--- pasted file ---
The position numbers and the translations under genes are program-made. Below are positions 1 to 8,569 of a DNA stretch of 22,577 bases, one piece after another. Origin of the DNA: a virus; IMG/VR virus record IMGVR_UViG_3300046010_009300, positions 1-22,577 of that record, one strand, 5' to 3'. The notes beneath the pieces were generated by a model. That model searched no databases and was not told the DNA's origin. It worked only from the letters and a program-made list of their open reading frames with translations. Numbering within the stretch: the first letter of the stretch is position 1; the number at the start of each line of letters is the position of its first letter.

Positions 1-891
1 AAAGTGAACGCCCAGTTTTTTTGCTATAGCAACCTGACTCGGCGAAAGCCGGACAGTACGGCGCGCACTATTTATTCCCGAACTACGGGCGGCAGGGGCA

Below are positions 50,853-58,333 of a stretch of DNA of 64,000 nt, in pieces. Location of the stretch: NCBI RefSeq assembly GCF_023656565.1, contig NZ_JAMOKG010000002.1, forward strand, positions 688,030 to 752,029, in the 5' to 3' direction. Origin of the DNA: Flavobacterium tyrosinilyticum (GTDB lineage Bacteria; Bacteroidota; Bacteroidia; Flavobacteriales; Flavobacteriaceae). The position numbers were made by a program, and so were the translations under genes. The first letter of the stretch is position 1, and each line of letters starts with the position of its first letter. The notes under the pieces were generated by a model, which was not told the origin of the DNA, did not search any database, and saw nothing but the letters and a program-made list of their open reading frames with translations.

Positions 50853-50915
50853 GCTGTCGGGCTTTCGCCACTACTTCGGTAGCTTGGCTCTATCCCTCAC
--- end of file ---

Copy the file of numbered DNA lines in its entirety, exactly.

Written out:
The position numbers and the translations under genes are program-made. Below are positions 1 to 8,569 of a DNA stretch of 22,577 bases, one piece after another. Origin of the DNA: a virus; IMG/VR virus record IMGVR_UViG_3300046010_009300, positions 1-22,577 of that record, one strand, 5' to 3'. The notes beneath the pieces were generated by a model. That model searched no databases and was not told the DNA's origin. It worked only from the letters and a program-made list of their open reading frames with translations. Numbering within the stretch: the first letter of the stretch is position 1; the number at the start of each line of letters is the position of its first letter.

Positions 1-891
1 AAAGTGAACGCCCAGTTTTTTTGCTATAGCAACCTGACTCGGCGAAAGCCGGACAGTACGGCGCGCACTATTTATTCCCGAACTACGGGCGGCAGGGGCA

Below are positions 50,853-58,333 of a stretch of DNA of 64,000 nt, in pieces. Location of the stretch: NCBI RefSeq assembly GCF_023656565.1, contig NZ_JAMOKG010000002.1, forward strand, positions 688,030 to 752,029, in the 5' to 3' direction. Origin of the DNA: Flavobacterium tyrosinilyticum (GTDB lineage Bacteria; Bacteroidota; Bacteroidia; Flavobacteriales; Flavobacteriaceae). The position numbers were made by a program, and so were the translations under genes. The first letter of the stretch is position 1, and each line of letters starts with the position of its first letter. The notes under the pieces were generated by a model, which was not told the origin of the DNA, did not search any database, and saw nothing but the letters and a program-made list of their open reading frames with translations.

Positions 50853-50915
50853 GCTGTCGGGCTTTCGCCACTACTTCGGTAGCTTGGCTCTATCCCTCAC